ING Direct has just announced that it will introduce new rates in its “Orange Broker” service as of November 12, 2.012. One of the aspects that every investor in the stock market must take care of so as not to damage that profitability that is so difficult to obtain is to keep commissions at bay. Therefore, it is necessary to examine this change in ING's rates.
In this article we will see an analysis of the changes in rates and examine how it affects us as investors, studying which operations this rate change benefits and which ones it harms.
Operations in the Spanish market with the Orange Broker *
ING Orange Broker Comparison of New Rates on the Spanish Stock Market
Operations in the European market with the Orange Broker **
ING Orange Broker Comparison of New Rates on the European Stock Exchange
Operations in the American market with the Orange Broker
ING Orange Broker Comparison of New Rates on the American Stock Exchange
What operations does the ING rate change benefit?
The rate change benefits:
- Operations in the Spanish market * for an amount greater than € 2.800.
- Operations in the European market ** of an amount greater than € 4.000.
- Operations in the American market for an amount greater than $ 4.000.
What operations does the change in rates of the Orange Broker affect?
The change in rates harms:
- Operations in the Spanish market * for amounts less than € 2.800.
- Operations in the European market ** for an amount less than € 4.000.
- Operations in the American market of less than $ 4.000.
The percentage impact is much higher in low-value operations, with an increase of more than 50% in operations of € 500 or $ 500 in foreign markets and a percentage increase in commissions of more than 90% in operations of € 500 in the Spanish market .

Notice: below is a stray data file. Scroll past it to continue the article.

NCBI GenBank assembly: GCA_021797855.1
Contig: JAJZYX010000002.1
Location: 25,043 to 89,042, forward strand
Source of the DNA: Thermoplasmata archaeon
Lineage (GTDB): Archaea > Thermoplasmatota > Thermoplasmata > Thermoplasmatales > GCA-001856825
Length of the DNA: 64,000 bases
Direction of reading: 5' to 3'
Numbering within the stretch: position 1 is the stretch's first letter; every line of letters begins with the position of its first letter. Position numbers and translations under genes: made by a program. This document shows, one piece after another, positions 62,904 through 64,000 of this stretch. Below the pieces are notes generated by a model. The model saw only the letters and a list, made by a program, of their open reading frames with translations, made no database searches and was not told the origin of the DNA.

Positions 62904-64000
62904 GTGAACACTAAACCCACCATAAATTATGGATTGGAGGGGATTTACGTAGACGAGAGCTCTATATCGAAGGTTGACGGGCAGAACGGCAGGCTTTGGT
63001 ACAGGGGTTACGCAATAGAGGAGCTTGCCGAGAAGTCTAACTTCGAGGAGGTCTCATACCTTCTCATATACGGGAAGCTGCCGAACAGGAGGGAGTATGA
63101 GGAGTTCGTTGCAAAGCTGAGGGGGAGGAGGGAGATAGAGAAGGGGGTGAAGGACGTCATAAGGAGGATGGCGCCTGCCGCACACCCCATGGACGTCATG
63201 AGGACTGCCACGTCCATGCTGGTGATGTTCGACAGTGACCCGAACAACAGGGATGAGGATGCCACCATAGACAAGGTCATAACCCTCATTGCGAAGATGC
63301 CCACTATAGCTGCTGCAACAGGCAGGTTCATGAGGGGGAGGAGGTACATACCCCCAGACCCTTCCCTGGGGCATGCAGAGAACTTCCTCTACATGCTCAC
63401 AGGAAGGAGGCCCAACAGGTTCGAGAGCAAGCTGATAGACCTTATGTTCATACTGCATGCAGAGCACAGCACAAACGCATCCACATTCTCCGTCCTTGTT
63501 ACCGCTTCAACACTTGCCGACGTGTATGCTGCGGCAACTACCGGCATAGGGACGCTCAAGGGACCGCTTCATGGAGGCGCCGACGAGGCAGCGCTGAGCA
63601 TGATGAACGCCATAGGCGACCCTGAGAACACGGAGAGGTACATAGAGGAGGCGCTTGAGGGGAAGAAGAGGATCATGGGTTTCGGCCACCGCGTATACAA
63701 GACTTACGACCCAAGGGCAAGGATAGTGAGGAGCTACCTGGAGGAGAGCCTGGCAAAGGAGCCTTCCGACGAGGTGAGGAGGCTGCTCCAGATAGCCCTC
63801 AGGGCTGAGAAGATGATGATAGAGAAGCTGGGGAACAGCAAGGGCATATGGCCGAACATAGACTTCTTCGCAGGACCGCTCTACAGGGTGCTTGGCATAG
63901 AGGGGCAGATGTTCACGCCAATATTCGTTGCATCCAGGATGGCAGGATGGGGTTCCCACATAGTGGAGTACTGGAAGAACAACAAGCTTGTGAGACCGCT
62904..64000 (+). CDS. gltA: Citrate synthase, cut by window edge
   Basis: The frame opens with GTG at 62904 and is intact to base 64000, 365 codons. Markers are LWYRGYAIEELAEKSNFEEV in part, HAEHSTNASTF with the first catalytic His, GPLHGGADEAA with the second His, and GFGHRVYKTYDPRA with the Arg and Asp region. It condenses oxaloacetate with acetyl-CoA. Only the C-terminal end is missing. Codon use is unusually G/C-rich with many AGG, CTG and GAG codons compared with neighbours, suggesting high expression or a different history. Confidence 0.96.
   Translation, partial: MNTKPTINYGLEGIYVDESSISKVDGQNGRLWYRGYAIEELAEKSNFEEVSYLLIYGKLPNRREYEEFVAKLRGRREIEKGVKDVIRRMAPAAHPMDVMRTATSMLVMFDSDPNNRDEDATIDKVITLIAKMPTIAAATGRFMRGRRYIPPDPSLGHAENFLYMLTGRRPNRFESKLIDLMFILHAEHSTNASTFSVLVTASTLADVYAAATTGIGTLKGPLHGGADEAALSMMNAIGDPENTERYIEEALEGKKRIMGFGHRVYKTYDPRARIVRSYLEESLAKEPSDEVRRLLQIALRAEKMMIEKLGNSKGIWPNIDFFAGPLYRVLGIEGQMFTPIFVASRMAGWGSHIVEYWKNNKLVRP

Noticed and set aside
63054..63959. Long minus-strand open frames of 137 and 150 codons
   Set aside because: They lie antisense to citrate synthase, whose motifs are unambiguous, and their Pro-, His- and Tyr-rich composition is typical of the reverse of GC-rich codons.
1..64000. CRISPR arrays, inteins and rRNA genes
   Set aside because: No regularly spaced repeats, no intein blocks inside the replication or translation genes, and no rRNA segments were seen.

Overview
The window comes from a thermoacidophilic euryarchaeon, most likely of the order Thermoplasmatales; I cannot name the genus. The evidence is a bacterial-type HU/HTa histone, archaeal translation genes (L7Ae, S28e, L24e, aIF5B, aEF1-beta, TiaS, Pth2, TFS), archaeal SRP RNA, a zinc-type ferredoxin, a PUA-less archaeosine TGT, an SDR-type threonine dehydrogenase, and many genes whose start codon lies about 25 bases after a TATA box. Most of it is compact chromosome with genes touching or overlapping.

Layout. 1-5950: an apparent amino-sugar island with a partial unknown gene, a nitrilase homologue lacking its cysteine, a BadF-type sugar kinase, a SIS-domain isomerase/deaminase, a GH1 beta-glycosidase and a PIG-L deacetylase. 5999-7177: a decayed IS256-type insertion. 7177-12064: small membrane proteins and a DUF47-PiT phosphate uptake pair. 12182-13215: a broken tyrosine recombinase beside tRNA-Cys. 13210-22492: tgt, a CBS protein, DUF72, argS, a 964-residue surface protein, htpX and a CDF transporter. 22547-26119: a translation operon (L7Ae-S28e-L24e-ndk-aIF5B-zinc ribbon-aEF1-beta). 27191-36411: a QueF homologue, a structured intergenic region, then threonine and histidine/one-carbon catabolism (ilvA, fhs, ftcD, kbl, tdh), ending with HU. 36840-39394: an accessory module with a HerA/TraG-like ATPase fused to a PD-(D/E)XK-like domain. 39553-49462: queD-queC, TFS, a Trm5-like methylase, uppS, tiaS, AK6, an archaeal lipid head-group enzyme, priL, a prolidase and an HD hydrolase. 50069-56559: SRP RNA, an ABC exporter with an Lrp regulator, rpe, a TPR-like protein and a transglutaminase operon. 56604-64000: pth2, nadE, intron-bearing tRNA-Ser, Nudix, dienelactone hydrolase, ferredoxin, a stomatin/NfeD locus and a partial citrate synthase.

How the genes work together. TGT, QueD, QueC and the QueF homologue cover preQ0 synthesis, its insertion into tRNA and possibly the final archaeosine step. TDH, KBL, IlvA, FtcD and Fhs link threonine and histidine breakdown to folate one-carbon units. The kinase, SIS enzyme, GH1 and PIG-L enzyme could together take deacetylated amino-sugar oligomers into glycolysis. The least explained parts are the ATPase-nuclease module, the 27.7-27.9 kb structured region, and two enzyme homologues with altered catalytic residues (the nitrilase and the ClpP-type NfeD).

ING Direct's absurd reasoning for rate change
The company, in a letter sent to customers, states that the reasons for the rate change are the following:
- Simplification of rates.
- Adaptation to the entry into force of Circular 7/2011 CNMV.
The excuse of simplification is not at all convincing, and less if what is intended is to make us believe that it is done for the benefit of the client. What interests me as a client of the Orange Broker is that the commissions are low, not that they are simple. I imagine this will happen to the vast majority of clients as well. Adaptation to Circular 7/2011 CNMV It is not a convincing excuse either, since the adaptation to this circular does not in any way imply this increase in the rates for minor transactions.
Large companies like ING have a great marketing team behind them and they know very well what they are doing with this rate change. I have no doubt that ING's objective with this rate change has been to “covertly” increase the rates for investors who carry out small operations and to try to attract investors who carry out larger operations. When I say that it is a “covert” rise, I mean that ING does it is to mask this rise behind excuses such as simplification and adaptation to new regulations.
Months ago, the Orange Broker introduced the obligation to carry out at least one operation each semester in order to preserve the free custody of securities. It is an acceptable condition, but it was a deterioration in service. With the change of November 12, ING will continue its trend of worsening service, at least with regard to investors with less equity or those seeking greater diversification.
Is the Orange Broker no longer a good option?
Despite all this, for the moment I will continue to be an ING client, since, despite its changes for the worse, the Orange Broker continues to be a good alternative for long-term investment due to the possibility of avoiding custody fees . However, many small equity shareholders may decide to look for better alternatives.
You can find more information on the website of ING Direct rates.
* The first 5 operations of each month.
** In the Helsinki, Brussels and Lisbon stock exchanges the minimum is € 30.